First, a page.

City property owners who still owe 2016 property taxes will not be charged any additional late fees or interest as a result of a dispute over collection between city officials and the new tax commissioner, city officials said Tuesday.

Despite a letter threatening legal action if city taxpayers were not allowed to pay the city portion of their 2016 taxes sent by City Manager Jim Drumm to newly-elected Tax Commissioner Jeff Chapman, people were still being turned away on Tuesday.

Kathy Mills, the city’s finance director, said a taxpayer came to her office Tuesday telling her he was turned away when he tried to pay a 2016 property tax bill at the tax commission office.

“I sent the city attorney and the city manager an email telling them that payments were still being denied,” Mills said.

Drumm said Tuesday that he understands Chapman is seeking legal advice regarding the letter and his obligation to collect 2016 taxes.

“We remain confident and optimistic in believing that his office will resume the 2016 tax collection while we continue to discuss the 2017 tax cycle collection agreement and his request for a 30 percent increase in his personal payment,” Drumm said. “If there is not a resolution very soon, the city is prepared to take legal action seeking a Superior Court order that he continue collecting the city taxes as obligated under state law.”

City officials made it clear that no additional late fees on top of what have already been charged will be assessed against taxpayers who failed to pay their taxes by the Nov. 15, 2016 deadline.

“No matter how this issue is resolved, we will make sure our taxpayers are not charged any additional fees if they were turned away from paying their taxes starting Jan. 3, 2017,” Mills said. Penalties and interest will only be added up to Jan. 3.

Mills also said the situation is a long way from putting any properties in jeopardy.

Chapman said this week that Georgia law requires him to have a signed intergovernmental agreement with the city to collect its property taxes. Not having it, he said, constitutes breaking the law.

The city and the former tax commissioner, Florence Dees, had an agreement as far back as 2003 that her office would collect the city’s taxes for $90,000 to cover staff and administrative costs. Another $20,000 was paid personally to her as the commissioner. Chapman wanted to increase the personal payment to $26,000. Negotiations for a new agreement fell apart and Chapman stopped collecting city property taxes when his office reopened after the holidays on Jan. 3.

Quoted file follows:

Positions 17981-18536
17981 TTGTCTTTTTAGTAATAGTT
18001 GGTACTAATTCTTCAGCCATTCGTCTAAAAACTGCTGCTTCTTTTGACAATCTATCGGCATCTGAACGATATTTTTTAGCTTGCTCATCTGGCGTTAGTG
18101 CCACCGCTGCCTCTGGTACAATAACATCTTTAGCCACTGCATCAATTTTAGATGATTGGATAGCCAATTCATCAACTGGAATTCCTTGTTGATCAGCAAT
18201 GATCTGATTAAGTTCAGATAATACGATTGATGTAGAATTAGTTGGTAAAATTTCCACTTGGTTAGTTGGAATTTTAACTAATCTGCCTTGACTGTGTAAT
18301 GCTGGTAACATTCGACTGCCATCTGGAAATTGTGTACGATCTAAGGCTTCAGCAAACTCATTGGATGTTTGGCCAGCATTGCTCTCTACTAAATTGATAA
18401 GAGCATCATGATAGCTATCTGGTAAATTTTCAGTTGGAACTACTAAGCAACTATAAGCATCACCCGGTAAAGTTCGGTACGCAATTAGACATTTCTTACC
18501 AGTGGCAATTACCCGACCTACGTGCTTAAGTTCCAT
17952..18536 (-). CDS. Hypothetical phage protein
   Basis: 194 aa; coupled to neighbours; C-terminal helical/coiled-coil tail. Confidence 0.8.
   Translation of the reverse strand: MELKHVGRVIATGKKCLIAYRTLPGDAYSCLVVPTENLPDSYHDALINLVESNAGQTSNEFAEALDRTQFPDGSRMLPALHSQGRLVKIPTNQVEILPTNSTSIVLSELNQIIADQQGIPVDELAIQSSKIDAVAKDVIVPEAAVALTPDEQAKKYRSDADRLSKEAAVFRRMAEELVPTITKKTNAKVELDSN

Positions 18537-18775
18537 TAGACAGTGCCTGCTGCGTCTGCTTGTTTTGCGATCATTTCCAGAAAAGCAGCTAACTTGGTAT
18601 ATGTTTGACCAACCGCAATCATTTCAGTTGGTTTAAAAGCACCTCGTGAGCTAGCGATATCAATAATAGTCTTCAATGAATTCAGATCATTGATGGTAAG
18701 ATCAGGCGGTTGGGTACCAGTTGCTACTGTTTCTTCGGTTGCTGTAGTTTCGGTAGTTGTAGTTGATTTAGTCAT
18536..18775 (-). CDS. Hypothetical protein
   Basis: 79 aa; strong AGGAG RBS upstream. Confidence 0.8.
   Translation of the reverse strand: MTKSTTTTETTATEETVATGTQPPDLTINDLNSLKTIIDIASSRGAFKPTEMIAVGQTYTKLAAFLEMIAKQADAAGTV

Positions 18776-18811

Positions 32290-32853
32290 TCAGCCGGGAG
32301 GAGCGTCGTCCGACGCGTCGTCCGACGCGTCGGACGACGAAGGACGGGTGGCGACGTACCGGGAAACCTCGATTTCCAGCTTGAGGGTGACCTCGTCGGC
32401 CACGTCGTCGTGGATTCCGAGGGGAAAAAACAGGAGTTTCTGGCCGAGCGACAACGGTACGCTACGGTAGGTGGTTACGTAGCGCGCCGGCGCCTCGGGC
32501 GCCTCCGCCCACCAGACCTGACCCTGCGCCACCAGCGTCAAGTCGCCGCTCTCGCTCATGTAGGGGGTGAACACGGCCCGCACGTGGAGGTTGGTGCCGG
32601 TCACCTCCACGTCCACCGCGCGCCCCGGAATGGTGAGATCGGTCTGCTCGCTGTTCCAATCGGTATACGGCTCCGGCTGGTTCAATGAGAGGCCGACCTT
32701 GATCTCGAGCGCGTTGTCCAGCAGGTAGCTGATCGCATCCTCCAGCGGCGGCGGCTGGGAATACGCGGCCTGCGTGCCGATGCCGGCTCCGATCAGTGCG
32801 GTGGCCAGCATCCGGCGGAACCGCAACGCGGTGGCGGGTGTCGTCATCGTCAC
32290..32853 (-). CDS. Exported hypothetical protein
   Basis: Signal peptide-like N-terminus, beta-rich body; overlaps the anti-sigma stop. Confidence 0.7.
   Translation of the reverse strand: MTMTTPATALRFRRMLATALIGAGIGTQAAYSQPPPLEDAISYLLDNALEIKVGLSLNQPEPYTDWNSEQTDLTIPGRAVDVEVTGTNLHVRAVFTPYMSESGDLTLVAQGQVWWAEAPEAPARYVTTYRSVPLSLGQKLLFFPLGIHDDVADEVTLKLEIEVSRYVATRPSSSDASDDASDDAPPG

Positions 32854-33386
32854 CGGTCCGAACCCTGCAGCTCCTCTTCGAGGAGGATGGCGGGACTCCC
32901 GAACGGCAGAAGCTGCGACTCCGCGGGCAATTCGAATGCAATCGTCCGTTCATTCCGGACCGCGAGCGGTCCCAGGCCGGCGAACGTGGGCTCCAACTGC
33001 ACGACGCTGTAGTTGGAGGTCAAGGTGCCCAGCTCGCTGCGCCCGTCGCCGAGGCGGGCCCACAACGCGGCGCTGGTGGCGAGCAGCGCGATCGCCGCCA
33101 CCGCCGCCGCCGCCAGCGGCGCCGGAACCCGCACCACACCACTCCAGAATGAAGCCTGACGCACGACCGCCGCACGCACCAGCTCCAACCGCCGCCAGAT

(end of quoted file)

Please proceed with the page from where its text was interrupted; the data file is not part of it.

“Once she (Dees) left the office, that contract with the city was null and void,” Chapman said Monday. “As a county tax commissioner, I am responsible for all county taxes, but for municipalities, I have to have an agreement each year.”

Chapman clarified Monday that the $90,000 portion the city currently pays for tax collection would not change. He said he’s only asking for an increase in the personal payment to him.

The city contends that unpaid 2016 taxes are still covered under the agreement with Dees. City officials have also said they are considering setting up their own tax collection system to accept the city portion of a property owners’ taxes moving forward. Other portions of property taxes go to Glynn County and the Glynn County Board of Education.

In Drumm’s letter to Chapman, he explained how things worked between the city and Dees, stating in part that the former tax commissioner prepared, billed and initiated the city’s 2016 tax cycle collection.

Drumm also pointed out that Georgia law, which has been cited by both sides in this issue, states, “When the tax collector or tax commissioner of any county is succeeded by another, the outgoing tax collector or tax commissioner shall no longer be authorized to collect taxes or enforce executions issued for the collection of taxes. All uncompleted duties in respect to the collection of taxes and enforcement of executions shall pass to the successor tax collector or tax commissioner as provided.”

Drumm argues uncollected 2016 city taxes are the new tax commissioner’s responsibility based on the statute.

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